THE owner of an award-winning restaurant in Helensburgh has denounced the sluggishness of Scotland’s plans for a route out of lockdown.
Will Smith, who runs the Sugar Boat in Colquhoun Square, said the Scottish government’s approach was’ too cautious’ and said he was’ confused as to why Scotland seems to insist on reopening more slowly than the rest of the nation ”.
Mr. Smith spoke to Advertiser after Prime Minister Nicola Sturgeon unveiled details of the Scottish Government’s updated framework for the country’s exit from lockdown.
But other than the planned reintroduction of a “tiered” restriction system in late April, details were scarce on when owners of restaurants, cafes and pubs nationwide might be able to reopen their premises to customers.
Some companies, including the Sugar Boat, have offered take-out and / or delivery services on a limited basis during all or part of the pandemic, but restaurants across Scotland are closed to all customers on site. in since December.
READ MORE: How Scotland’s ‘policy framework’ compares to England’s roadmap out of lockdown
Mr Smith said: “These blockages are long and difficult both mentally and financially.
“I need to reopen my business, to exchange ideas and to welcome people again. It is in my nature to offer hospitality and I miss it a lot.
“While the grants and vacation funding that have been provided to me by the state are welcome, they are not enough to pay my ongoing monthly expenses.
The sugar boat on Place Colquhoun
“The safety of my team and my guests is of course the priority, but I find the central government’s approach to be too cautious.”
The Sugar Boat was named Scotland’s Best Restaurant at the AA Hospitality Awards in 2019.
He was also named as one of 27 new Bib Gourmand award recipients in this year’s Michelin Guide to Great Britain and Ireland.
READ MORE: Loch Lomond tourism ‘set to lose £ 500million’ due to pandemic, industry expert says
Mr. Smith continued, “These decisions seem to be easily made by people who do not have the responsibility of running a business and paying employees and continue to receive their own wages.
“Vaccines are rolling out at high speed and I don’t understand why Scotland seems to insist on reopening more slowly than the rest of the nation.
“Any local resident would have seen how the city’s hospitality industry took on the challenge of Covid when it was allowed to trade with tracking and traceability, safe distancing measures, masks from the get-go, verification of temperature, signage, etc.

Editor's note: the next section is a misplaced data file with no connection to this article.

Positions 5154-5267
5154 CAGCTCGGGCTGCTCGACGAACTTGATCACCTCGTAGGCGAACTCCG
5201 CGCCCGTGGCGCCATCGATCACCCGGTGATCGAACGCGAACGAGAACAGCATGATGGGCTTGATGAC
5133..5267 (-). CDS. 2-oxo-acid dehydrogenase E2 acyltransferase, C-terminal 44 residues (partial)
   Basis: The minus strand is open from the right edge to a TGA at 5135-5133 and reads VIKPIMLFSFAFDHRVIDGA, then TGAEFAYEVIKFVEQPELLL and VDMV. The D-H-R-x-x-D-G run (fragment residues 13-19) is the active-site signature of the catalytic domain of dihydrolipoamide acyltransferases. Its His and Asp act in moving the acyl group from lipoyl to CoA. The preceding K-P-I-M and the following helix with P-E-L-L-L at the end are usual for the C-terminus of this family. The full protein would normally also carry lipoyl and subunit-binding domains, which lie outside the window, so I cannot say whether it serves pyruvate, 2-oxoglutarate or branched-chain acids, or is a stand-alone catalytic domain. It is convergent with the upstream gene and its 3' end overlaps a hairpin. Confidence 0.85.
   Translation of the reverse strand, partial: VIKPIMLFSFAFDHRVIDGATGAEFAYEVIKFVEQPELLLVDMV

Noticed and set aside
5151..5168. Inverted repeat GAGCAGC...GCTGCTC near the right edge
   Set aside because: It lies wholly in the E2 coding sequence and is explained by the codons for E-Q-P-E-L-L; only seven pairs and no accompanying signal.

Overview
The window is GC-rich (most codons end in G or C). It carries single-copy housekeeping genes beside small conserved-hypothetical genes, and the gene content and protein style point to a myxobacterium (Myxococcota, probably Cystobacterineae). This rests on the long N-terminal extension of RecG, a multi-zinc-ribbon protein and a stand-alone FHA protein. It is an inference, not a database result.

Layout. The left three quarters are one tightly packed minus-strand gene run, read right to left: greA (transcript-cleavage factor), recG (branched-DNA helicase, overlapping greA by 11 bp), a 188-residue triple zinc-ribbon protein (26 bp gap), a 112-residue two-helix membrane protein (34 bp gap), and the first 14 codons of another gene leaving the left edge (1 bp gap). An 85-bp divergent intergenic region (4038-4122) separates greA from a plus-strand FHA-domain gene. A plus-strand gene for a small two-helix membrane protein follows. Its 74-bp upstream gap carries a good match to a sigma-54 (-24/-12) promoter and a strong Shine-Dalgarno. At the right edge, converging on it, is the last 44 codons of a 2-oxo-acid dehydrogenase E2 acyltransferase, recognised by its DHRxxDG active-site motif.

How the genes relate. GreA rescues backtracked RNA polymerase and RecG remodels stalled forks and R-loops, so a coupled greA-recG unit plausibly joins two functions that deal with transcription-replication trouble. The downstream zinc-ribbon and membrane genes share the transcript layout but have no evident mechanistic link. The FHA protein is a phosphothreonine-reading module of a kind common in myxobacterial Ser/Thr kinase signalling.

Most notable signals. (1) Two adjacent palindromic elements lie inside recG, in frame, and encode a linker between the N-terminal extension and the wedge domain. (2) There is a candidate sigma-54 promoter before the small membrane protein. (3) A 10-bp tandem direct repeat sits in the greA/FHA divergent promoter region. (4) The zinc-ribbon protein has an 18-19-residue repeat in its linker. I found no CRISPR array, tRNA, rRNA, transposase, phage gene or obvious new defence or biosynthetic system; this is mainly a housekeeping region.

Many restaurants in Helensburgh continued to offer take-out and / or delivery services during the lockdown while the premises remained closed to seated patrons.
“To sum up, I am extremely concerned about the future and totally frustrated. Roll on vaccines.
Meanwhile, Cara Nikolic, who runs three local restaurants – La Barca, Cattle & Creel and Padrone – with her husband Milan, said extending the UK government’s leave program was vital for hotel businesses to remain viable.
The plan is currently due to expire at the end of April.
READ MORE: Plans for new waterfront restaurant in Helensburgh approved by council officials
Ms Nikolic said: “I understand that we will initially move to level 3, which in the old system meant that licensed premises closed at 6 pm and did not serve alcohol.
“We currently have over 40 employees on leave or flexible leave and the restrictions mean there simply won’t be enough hours of operation for everyone to make a living.
“It is therefore essential that, as is assumed, we see an extension of the holiday while trade is restricted.
“We are extremely grateful to all of the customers who have supported us and helped us continue this winter.
Milan and Cara Nikolic
“I’m sure there will be a lot of ‘leftovers’ this summer as people’s confidence grows to go out and move again.
“We’ve come this far; we just need to break through the thresholds and then we’ll see the rebound we’ve all been waiting for.
Vivien Dance, Managing Director of the Helensburgh and Lomond Chamber of Commerce, said: “Tourism and hospitality is a major industry for our country which interconnects with many other types of businesses and the lack of visitors and customers for many months has spread to a wide range of traders, especially the smaller self-employed.
READ MORE: Key points from this week’s coronavirus lockdown exit plan for Scotland
“There is no doubt that we are facing an uphill struggle to rebuild our local economy when we finally unlock, the problem is easy to identify, the solution does not come so easily.”
Ms Sturgeon said on Tuesday: ‘I know how tough the current restrictions are after 11 long months of this pandemic, but they are working and now we can see how we get out of them.
“We’re in a much better position now than at the start of January, and these steps are the first steps in a slow, but hopefully stable, return to much greater normalcy.
Restaurants, pubs and cafes in Scotland do not yet have a specific date to reopen for seated customers
“Our intention remains to remove the virus to the lowest possible level and keep it there, while we strive to get back to more normal lives for as many people as possible.
“For now, and for a little longer, we have to rely very heavily on the restrictions to remove the virus. This is essential when the virus is so transmissible and when the number of cases is still quite high.
“The policy framework is being deliberately cautious at this point but in the coming weeks, if the data permits and the positive trends continue, we will seek to accelerate the easing of restrictions.”
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